Scientists say they’ve unearthed fossil remains of a sea cow that lived in the shallow waters off Southern California’s Channel Islands some 25 million years ago.
The fossil skull and rib cage were discovered this summer on Santa Rosa Island, in the Pacific Ocean about 50 miles northwest of Los Angeles, the National Park Service announced Tuesday.
Scientists say the remains may be from a previously unknown sea cow species but they won’t know for sure until the skull is analyzed by an expert.
Some fossilized remnants of at least from four other sea cows also were found nearby.
Sea cows are torpedo-shaped plant-eaters that graze in shallow waters and can grow up to 13 feet long. The only living species are the dugong and three types of manatee.
Two researchers from the U.S. Geological Survey found the skull and rib cage in a steep ravine while mapping earthquake faults, said Yvonne Menard of the park service. Erosion may have only recently revealed them.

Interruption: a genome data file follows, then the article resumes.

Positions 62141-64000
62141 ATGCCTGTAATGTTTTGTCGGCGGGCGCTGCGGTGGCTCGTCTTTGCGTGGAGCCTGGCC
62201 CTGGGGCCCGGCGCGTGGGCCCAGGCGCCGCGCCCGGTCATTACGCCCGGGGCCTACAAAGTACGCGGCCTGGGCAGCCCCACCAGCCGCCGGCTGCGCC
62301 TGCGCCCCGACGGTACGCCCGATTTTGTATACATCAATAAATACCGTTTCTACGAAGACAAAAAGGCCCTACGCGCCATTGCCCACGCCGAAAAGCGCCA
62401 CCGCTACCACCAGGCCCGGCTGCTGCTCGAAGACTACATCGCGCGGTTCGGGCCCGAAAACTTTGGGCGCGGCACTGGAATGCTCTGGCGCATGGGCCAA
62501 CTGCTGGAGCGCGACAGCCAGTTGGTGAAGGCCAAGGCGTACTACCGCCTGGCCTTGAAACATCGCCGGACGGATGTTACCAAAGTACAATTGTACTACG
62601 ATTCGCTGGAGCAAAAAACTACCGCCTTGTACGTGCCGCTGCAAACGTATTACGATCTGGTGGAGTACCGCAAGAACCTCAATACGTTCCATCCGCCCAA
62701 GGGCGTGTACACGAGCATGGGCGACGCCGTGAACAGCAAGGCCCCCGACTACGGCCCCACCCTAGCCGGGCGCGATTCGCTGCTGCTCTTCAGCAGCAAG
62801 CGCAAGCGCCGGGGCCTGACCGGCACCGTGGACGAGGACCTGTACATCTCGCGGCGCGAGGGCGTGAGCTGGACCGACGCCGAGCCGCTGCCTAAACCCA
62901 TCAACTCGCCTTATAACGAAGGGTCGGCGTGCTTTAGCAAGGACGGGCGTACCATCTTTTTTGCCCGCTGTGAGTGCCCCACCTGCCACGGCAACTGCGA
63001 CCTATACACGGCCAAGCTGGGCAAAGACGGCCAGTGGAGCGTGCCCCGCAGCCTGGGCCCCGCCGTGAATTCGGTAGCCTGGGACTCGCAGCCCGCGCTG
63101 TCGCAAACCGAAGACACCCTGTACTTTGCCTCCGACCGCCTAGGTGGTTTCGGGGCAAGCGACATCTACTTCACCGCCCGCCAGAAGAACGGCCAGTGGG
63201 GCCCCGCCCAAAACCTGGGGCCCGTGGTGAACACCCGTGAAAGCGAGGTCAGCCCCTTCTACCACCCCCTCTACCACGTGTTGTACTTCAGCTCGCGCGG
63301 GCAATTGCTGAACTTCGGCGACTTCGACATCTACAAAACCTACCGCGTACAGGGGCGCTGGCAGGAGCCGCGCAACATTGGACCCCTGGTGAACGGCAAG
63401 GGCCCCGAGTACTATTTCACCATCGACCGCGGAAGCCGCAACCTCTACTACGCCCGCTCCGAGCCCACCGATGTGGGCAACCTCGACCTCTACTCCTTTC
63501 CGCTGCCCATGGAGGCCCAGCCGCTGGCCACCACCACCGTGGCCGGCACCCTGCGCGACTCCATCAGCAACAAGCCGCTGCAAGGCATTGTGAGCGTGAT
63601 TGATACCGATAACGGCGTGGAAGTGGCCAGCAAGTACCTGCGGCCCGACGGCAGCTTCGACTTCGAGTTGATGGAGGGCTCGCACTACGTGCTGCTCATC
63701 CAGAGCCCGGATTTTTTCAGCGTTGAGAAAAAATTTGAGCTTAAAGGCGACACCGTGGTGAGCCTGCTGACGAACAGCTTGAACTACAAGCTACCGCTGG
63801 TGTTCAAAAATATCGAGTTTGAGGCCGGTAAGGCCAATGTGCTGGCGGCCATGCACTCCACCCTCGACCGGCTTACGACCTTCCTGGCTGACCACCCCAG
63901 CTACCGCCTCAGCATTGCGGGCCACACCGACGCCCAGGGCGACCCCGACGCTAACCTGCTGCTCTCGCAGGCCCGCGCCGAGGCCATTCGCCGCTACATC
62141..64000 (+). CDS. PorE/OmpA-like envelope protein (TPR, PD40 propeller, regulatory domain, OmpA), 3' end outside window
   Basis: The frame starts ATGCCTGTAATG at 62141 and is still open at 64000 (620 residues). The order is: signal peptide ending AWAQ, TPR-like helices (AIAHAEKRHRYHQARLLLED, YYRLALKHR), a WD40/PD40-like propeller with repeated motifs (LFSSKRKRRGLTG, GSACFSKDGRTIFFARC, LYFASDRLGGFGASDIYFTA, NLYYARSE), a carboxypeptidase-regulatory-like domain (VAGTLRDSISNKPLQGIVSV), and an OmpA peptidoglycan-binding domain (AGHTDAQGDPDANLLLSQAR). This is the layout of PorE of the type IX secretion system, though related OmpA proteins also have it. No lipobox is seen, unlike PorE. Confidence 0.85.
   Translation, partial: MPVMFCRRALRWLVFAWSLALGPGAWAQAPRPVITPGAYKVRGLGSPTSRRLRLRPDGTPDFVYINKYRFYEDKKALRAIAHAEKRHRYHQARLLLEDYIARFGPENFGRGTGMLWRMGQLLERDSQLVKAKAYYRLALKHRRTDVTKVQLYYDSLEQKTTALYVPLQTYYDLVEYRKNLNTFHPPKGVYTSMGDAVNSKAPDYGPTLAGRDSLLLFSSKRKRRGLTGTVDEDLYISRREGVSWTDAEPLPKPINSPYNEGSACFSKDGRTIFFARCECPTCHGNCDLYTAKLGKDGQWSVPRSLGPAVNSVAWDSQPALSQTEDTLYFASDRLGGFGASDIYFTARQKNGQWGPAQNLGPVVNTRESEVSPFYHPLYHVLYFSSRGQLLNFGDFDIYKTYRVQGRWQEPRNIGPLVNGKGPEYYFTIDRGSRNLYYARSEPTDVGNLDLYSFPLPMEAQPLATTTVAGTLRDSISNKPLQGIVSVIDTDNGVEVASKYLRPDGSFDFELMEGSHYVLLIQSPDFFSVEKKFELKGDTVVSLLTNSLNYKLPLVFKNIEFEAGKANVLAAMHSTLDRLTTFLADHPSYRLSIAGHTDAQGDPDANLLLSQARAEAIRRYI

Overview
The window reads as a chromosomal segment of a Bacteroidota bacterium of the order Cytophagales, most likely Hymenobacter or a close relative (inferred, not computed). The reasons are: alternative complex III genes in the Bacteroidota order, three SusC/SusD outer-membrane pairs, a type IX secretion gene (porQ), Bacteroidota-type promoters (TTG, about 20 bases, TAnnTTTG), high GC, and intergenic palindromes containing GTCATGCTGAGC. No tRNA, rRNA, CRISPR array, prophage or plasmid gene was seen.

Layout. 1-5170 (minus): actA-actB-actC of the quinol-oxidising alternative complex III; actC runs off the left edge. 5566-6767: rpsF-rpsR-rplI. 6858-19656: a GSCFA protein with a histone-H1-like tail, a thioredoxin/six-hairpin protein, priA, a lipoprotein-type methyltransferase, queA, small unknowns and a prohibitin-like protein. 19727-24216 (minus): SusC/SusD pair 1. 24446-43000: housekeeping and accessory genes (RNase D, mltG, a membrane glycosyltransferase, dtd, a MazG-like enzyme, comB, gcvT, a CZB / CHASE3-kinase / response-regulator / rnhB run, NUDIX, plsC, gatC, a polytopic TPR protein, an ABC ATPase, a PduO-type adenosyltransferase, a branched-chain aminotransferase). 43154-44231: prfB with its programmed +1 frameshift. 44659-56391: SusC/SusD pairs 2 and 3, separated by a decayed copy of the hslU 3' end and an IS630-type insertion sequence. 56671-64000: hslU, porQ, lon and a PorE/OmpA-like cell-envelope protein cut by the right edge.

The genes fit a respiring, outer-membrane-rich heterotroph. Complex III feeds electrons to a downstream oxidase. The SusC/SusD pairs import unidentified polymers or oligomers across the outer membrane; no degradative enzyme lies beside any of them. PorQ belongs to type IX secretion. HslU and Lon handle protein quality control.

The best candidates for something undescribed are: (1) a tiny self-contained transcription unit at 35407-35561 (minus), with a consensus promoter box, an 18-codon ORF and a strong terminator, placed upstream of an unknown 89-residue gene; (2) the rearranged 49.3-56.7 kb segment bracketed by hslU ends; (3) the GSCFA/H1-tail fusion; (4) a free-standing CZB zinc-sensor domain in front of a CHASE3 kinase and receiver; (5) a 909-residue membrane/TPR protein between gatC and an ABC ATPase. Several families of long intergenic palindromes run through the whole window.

“This sea cow may have only been exposed the past few years after being buried for millions of years,” said Jonathan Hoffman with the Santa Barbara Museum of Natural History, which is protecting the fossils.
“They’re embedded in rock and the top surface has been exposed,” Menard said.
That surface has been covered with plaster-impregnated bandages and burlap to protect the fossils until work to excavate them can resume in late spring, Menard said.
The work is slow because researchers need to obtain permits to excavate.
Researchers hope to uncover the teeth of the sea cow, which could help determine the animal’s diet and its age when it died.